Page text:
Twenty years ago, rapper Freeway was among the many emcees signed to rap mogul JAY-Z’s Roc-A-Fella Records. His friend and partner in rhyme, Beanie Sigel, vowed to bring the burgeoning star to the top when he got on, and true to his word, once he got signed, he began advocating for a slew of Philly talents starting with Freeway.
Freeway first appeared on the Roc-A-Fella compilation album, The Dynasty: Roc La Familia, on “1-900-Hustler,” and from there, he got his shot. Freeway, a staple in the North Philly streets as a battle rapper, found himself with the chance of a lifetime, and in his words, said, “This is my shot. I’m not ever going to go out like that again. ’Cause you never know what’s around the corner. Sitting in a jail cell, I never dreamed Rolling Stone would be calling one day.” The result was his debut album, Philadelphia Freeway, a dizzying documentary that details the pain and pleasures of Philadelphia’s urban environment.
Philadelphia’s rich musical history encompasses many facets of black music, including the renowned Philadelphia Soul Sound pioneered by Philadelphia International Records in the 1970s, which included acts like Teddy Pendergrass, Patti Labelle, The O’Jays and acclaimed producers Thom Bell, Kenny Gamble, and Leon Huff.
In addition to soul, Philadelphia served as one of rap music’s earliest hubs, helping to spread its sound along the East Coast, while also contributing to its landscape with gangster rap pioneer Schooly D. The city’s successful music run was impacted in the late 1970s and 1980s as poverty and drugs came in changing the city’s landscape.
Criminal organizations such as the Junior Black Mafia controlled the neighborhoods of West Philadelphia all while the police committed heinous acts of violence against Black activist groups like the Black Panthers and MOVE organization. The result is a Philadelphia full of violence, drugs, and equally hope and inspiration. It was this Philadelphia that created the rapper, Freeway, who borrowed his pen name from famed drug trafficker Freeway Rick Ross.
In a 2003 interview, Freeway described the conditions of Philadelphia, stating, “I was born in West Philly and migrated to the North. This is where I did all my dirt that’s why I rep the North. I got people incarcerated and other friends locked down and I got a lucky break. Sigel looked out. I was struggling.”
When asked about his life and whether he regretted anything, Freeway confidently stated, “I don’t have any regrets because everything I did built up my character.” Street battles and rap battles provided the fuel Freeway needed to create Philadelphia Freeway. His debut album, crafted with the help of Just Blaze, Bink! and Kanye West, explores the religious, social, and financial hopes of the city through its ambassador Freeway.
The album’s opening track, “Free,” produced by Just Blaze, showcases his memorable “chipmunk” soul sound, and allows Free to display his unique rhyme pattern for three minutes with no chorus.
“One clip’ll rock ya world, n***a calm ya bore beef
Shootin out with Free you gon’ need a four leaf
But Free-way ain’t all about the drama
I seen bullets come up out the lamas and go into melons
And leave n****s skillets leaking like Aunt Jemima.”
The first half of the album is packed with high energy street anthems that focus more on his lyrical skill and passion as opposed to his narrative. The two major singles for the album, “What We Do”, and “Flip Side” became the records that endeared him to his hood and also catapulted the album to gold status.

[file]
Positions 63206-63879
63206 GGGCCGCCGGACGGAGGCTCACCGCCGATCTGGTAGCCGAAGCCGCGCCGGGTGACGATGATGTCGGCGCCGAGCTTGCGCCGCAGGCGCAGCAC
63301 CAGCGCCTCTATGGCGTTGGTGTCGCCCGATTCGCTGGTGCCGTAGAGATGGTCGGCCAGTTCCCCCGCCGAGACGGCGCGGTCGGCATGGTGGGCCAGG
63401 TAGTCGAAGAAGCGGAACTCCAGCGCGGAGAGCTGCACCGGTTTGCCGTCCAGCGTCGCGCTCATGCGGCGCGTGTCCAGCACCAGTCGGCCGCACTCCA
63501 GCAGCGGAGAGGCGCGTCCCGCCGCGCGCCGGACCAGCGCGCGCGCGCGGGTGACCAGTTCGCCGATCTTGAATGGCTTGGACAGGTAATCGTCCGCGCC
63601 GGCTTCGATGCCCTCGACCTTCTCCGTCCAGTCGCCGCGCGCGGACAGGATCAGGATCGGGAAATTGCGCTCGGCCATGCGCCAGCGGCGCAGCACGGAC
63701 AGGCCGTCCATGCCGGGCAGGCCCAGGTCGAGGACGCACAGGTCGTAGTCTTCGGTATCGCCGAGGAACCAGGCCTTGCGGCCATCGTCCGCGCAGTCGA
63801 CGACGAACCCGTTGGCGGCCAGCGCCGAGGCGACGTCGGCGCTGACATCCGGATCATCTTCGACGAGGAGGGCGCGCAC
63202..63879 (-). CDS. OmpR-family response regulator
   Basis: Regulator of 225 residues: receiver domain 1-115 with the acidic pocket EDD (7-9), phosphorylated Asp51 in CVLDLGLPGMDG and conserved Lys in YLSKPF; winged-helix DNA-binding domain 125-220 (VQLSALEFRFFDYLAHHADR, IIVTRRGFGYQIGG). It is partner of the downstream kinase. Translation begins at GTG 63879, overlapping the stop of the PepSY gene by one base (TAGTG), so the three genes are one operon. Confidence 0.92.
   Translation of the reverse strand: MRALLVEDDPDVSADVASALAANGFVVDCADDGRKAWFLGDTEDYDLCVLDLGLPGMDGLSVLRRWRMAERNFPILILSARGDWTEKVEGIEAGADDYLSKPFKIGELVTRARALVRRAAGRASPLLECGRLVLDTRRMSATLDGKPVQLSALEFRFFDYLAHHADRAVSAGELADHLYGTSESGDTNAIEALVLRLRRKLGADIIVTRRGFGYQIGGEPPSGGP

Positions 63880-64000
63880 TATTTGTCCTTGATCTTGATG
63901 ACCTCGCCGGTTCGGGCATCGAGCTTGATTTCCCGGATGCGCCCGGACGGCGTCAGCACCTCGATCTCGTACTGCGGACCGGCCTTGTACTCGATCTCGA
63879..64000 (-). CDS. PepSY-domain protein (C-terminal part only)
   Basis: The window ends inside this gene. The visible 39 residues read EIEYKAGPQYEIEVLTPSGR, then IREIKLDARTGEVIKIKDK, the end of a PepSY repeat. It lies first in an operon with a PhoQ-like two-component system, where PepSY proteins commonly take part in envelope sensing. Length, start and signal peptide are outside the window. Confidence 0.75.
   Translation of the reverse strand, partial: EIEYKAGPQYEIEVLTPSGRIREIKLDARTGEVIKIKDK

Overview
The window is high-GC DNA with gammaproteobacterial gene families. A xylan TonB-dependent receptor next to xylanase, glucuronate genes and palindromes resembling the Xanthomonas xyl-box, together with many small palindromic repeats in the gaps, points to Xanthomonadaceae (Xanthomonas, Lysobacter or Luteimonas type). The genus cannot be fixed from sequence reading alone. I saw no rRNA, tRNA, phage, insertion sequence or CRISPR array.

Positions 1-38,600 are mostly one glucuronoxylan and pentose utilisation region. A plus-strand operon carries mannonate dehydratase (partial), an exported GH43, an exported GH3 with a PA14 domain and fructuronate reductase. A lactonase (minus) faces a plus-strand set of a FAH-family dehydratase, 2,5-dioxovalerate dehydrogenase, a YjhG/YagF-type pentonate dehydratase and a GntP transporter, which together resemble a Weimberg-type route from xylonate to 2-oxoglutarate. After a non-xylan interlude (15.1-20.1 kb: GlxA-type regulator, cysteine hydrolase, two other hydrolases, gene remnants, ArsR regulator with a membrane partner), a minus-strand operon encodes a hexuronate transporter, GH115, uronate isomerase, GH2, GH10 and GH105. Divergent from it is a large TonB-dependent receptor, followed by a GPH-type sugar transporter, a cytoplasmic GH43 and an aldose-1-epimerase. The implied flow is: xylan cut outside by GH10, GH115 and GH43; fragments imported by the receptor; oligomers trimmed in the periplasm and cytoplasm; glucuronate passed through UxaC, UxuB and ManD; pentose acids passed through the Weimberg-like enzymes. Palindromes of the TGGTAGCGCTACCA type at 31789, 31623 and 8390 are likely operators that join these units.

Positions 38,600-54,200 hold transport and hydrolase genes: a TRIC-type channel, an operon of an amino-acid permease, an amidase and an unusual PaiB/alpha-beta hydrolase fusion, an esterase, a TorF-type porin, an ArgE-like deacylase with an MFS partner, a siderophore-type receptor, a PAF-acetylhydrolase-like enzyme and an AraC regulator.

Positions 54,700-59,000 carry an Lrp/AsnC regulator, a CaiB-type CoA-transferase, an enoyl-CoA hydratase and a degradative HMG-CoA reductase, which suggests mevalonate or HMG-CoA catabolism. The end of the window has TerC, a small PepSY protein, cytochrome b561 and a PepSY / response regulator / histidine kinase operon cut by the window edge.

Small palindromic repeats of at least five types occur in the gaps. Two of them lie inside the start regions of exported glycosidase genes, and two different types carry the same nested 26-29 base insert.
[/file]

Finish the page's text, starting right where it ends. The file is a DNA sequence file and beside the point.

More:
“What We Do,” a posse cut with Freeway, JAY-Z, and Beanie Sigel, was a success, eventually landing at #47 on the Billboard Hot R&B Hip Hop charts and dominating music television shows like TRL and 106 and Park. Cameos from actors on the storied television show, The Wire, only added to the nostalgia, but even now the song garners the same love, as evidenced by fan Tyesha Wilson’s response at a Philadelphia 76ers game. Years before hometown hero Meek Mill gave the city an anthem with the Dreams and Nightmares intro, “What We Do” carved its own lane out in Hip Hop culture. “Flipside” served as yet another anthem, giving Peedi Crakk a platform much in the way Beanie did for Free, while also landing a spot in the popular movie, Bad Boys 2.
Despite the star power of guests like Faith Evans, Snoop Dogg and Nelly, the signature tracks undoubtedly come when Freeway embraces his own voice and partners his personal life vignettes with soulful singers like Rell and Allen Anthony. Songs like “Turn out the Lights,” “Victim of the Ghetto,” “Alright” “Hear the Song” and “You Got Me” remain the most heartfelt and skillfully written, primarily because of how autobiographical and witty they are.
“Don’t test my patience because I got the guns to fight
Stay wit em coast to coast
IHOP I distrubute the toast to folks
I stop, never, Free a rap Icon
“I was born in west but migrated to north
Remember cold nights grindin’ AK in a Taurus
Four door for the stick up boys if they want war
Fiends comin’ all night all I heard was four more
Rocks in the cap.”
Coining his music as “Feeling music that you can feel early in the morning,” Freeway lays his life bare on his debut, openly speaking about how his way of life conflicts with his musical and spiritual ambition. His confession on the song “Alright,” for example, “Instead of making Salat, drink liters of gin, I’m drunk again,” is both damning and honest. The accompanying visuals juxtapose the bleak environment of Philadelphia right alongside its biggest talents then, from State Property to Ms Jade.
As tough and jarring as the project was, Free’s ability to pair his lyrics with stellar production and vocalists helped keep the latter half of the project upbeat. More than anything, Freeway’s debut provided inspiration for a new generation of Philadelphia rappers, showing them commercial success could come to someone from a battle rap background.